Frontier Issues


Knowledge and technology have spread around the world as societies and economies become increasingly interconnected.

As globalization of technology, of trade, of finance and of people are interrelated and mutually reinforcing, it is easy to imagine examples whereby technology enabled greater trade and finance, where trade led to the diffusion of technologies and demand for finance, where finance has enabled trade and technological progress, and where movement of people led to knowledge spillovers.

NATO recently recognized cyberspace - next to Land, Sea, Air and Space - as the fifth domain of operations in which we must guard ourselves effectively. As cyber threats and attacks have become more common, sophisticated and damaging than ever before, we are faced with an evolving and complex threat environment. Both state and non-state actors can use cyber-attacks. In recent events, cyber-attacks have been part of hybrid warfare, they have targeted businesses and individuals and they have shaken the very foundation of our democracies.

Instead of being treated as a technical problem that calls for technical solutions, digital risk should be approached as an economic risk.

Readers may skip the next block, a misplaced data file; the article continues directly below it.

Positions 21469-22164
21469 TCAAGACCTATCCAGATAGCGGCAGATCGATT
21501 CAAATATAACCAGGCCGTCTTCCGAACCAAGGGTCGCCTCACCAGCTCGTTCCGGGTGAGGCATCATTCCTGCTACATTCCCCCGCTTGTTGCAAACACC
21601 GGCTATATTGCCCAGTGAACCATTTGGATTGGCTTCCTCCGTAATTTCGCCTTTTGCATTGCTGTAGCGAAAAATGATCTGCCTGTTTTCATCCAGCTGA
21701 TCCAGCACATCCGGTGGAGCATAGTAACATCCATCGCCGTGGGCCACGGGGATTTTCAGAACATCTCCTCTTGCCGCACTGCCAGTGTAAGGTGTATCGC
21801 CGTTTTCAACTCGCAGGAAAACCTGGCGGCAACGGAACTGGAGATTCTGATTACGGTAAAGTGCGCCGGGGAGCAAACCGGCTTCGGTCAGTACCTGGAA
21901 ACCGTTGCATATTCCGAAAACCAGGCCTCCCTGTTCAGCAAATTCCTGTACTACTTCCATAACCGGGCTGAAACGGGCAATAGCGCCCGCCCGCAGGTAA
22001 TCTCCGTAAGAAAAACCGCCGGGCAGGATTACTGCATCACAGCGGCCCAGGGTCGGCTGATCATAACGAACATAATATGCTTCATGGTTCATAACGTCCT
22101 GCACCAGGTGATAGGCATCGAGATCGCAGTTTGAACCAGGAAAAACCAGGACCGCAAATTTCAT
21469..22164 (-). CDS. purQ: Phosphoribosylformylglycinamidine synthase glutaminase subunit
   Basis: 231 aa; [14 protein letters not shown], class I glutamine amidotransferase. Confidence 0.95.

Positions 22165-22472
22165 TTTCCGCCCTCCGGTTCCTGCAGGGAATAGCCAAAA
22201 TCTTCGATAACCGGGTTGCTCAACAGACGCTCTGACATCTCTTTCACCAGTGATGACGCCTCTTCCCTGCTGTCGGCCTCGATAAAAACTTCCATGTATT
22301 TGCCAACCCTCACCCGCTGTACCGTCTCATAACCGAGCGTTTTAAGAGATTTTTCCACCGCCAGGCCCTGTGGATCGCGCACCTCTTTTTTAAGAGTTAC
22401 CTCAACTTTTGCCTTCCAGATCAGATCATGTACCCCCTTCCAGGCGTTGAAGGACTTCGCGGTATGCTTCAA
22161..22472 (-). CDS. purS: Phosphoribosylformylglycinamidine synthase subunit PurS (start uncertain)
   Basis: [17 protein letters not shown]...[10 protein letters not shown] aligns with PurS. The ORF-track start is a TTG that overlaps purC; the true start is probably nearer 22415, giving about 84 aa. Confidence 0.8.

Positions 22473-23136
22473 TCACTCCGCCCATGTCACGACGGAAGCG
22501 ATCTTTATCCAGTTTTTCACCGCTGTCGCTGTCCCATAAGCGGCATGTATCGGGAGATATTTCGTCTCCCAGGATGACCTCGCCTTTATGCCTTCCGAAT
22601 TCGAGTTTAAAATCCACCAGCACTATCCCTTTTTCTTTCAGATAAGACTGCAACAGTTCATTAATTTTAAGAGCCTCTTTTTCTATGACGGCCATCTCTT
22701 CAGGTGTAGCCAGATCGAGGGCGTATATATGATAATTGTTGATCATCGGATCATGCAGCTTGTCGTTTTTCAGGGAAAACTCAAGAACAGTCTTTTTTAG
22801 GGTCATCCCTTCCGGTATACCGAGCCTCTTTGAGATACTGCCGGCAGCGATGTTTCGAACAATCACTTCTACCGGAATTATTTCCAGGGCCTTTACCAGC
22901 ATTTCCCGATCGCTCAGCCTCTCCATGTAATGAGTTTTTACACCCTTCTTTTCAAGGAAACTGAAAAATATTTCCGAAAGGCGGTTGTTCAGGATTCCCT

Building cyber resilience is crucial if we are to reach the Sustainable Development Goals by 2030.

Without a response to cyber threats, advances in other domains, including those towards the Agenda 2030 goals, remain susceptible. Yet, at present, governments – especially those of developing countries - have shown a limited ability to deal with the cascading effects of the specific challenges in catastrophes and crises in which cyber space is deeply embedded. While substantial work on cyber resilience is done by the United Nations, the efforts remain fragmented with no central place for coordination, access and knowledge exchange.